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TEXT. 23 Moreover, I call God for a record upon my soul, that to spare you

I came not as yet unto Corinth. 24 Not for that we have dominion over your faith, but are helpers of

your joy: for by faith ye stand. II. 1 But i determined this with myself, that I would not come again

to you in heaviness. 2 For if I make you sorry, who is he, then, that maketh me glad, but

the same which is made sorry by me? 3 And I wrote this same unto you, lest, when I came, I should have

sorrow from them, of whom I ought to rejoice; having confidence in you all, that my joy is the joy of you all.

PARAPHRASE. 23 Moreover, I call God to witness, and may I die if it is not so, 24 that it was to spare you, that I came not yet to Corinth. Not

that I pretend to such a dominion over your faith, as to require you to believe what I have taught you, without coming to you, when I am 'expected there, to maintain and make it good; for it is by that faith you stand: but I forbore to come, as one concerned to preserve and help forward your joy, which I am tender of, and therefore declined coming to you,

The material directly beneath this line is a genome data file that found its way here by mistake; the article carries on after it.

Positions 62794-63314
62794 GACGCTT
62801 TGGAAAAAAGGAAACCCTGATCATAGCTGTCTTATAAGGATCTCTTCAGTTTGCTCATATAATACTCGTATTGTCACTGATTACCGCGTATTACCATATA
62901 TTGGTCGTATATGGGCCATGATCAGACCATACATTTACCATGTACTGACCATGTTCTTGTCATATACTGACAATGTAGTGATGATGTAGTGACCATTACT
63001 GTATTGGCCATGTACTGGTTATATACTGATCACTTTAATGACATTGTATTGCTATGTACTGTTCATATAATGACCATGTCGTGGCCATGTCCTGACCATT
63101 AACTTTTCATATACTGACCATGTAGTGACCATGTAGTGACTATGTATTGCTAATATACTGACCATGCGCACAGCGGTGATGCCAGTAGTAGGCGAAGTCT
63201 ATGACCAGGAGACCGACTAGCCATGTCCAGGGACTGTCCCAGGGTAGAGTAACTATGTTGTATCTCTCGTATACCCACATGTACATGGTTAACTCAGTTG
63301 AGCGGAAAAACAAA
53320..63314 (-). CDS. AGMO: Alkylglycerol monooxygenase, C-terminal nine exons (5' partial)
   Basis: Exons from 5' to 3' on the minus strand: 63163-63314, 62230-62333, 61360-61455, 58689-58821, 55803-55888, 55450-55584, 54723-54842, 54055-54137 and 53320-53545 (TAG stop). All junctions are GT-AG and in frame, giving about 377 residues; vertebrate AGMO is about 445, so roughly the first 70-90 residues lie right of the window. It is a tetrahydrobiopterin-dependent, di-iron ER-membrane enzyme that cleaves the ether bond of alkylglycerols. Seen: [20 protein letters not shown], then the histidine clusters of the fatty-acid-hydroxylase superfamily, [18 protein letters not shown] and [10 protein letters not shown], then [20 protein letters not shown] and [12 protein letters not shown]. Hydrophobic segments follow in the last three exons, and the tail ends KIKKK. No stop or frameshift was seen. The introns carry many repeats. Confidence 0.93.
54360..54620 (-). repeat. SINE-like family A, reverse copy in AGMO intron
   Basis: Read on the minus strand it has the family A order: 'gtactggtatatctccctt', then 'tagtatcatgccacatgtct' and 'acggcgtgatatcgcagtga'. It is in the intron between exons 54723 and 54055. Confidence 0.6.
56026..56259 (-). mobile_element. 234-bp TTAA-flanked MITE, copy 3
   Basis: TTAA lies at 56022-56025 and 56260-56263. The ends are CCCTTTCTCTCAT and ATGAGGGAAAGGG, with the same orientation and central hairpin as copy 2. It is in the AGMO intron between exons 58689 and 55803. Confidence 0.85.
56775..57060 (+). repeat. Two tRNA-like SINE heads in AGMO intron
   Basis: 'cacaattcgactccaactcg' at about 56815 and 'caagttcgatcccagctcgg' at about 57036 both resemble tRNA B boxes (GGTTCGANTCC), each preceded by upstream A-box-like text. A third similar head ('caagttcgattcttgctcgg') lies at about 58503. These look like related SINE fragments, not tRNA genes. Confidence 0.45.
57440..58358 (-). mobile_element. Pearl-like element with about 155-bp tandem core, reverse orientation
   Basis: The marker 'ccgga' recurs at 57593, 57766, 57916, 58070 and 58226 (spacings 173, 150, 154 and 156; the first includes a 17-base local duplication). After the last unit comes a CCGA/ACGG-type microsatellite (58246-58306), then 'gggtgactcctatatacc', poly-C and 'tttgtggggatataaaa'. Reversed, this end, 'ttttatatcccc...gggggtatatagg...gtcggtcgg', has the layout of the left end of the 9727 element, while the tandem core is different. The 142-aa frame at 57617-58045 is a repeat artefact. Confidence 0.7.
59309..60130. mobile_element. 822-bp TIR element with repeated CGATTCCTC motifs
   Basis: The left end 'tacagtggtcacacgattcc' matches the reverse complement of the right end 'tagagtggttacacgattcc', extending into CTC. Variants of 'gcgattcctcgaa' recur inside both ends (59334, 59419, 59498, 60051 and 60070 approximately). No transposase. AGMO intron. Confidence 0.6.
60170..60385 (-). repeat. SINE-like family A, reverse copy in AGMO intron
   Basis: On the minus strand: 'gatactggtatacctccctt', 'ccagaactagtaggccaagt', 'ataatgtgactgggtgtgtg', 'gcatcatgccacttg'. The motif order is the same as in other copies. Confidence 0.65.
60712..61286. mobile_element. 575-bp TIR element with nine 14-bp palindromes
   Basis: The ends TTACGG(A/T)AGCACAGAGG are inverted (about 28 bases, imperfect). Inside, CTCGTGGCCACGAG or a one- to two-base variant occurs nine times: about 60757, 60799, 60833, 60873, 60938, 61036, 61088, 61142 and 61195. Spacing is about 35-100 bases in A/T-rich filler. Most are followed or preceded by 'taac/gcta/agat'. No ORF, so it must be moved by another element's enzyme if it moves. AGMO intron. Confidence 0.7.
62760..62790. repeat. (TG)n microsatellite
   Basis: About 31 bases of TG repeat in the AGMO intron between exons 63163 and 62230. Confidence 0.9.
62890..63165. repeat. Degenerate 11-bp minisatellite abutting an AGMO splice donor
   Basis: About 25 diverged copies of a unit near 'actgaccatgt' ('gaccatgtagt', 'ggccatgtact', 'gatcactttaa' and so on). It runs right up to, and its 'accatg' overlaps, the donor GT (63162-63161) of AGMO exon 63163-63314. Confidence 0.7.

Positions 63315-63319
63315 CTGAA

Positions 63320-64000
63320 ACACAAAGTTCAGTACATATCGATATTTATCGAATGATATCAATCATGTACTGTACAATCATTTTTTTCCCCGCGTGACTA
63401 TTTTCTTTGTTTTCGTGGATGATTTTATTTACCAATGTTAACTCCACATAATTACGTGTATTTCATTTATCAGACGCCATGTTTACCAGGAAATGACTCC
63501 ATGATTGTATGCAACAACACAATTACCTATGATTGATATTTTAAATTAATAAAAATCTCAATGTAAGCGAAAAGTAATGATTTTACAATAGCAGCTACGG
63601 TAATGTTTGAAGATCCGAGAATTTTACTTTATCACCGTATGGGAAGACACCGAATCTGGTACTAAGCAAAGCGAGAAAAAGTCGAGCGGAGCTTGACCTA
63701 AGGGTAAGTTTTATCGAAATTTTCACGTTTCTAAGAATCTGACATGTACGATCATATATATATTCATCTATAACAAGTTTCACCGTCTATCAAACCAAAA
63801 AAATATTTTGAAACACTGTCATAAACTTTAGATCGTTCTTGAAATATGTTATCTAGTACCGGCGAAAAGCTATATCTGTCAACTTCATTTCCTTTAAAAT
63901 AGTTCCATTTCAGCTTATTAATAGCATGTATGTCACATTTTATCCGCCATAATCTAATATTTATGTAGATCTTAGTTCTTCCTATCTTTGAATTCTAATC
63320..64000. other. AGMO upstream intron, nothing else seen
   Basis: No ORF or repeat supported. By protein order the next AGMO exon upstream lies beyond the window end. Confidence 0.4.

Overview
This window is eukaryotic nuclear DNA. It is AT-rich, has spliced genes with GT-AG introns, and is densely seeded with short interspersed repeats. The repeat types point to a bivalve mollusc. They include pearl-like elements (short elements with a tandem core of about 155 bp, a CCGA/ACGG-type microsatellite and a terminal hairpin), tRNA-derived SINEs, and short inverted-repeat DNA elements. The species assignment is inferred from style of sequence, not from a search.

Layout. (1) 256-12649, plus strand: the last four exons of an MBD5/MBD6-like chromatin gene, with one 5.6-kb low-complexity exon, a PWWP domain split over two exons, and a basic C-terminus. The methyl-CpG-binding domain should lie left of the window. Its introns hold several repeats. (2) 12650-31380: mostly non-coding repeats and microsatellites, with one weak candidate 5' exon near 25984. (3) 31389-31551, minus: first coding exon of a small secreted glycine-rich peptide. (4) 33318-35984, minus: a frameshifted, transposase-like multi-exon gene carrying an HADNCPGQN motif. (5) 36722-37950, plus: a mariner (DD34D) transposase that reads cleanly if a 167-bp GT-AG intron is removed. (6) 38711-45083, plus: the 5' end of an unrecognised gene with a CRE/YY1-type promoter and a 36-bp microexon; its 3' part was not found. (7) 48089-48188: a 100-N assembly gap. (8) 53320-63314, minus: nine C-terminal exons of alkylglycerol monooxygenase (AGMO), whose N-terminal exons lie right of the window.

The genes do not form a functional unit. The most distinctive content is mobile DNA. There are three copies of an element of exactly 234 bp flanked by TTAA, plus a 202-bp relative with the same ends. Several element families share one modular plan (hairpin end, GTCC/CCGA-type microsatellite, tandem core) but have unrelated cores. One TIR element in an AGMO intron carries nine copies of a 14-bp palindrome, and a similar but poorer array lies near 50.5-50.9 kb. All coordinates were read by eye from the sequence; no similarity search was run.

whilst I thought you in an estate, that would require severity II. 1 from me, that would trouble you. I purposed in myself,

it is true, to come to you again, but I resolved too, it should 2 be without bringing 'sorrow with me!. For if I grieve you,

who is there, when I am with you, to comfort me, but those 3 very persons whom I have discomposed with grief? And this

very thing 5, which made you sad, I writ to you, not coming

NOTES. 24 • It is plain, St. Paul's doctrine had been opposed by some of them at Corinth,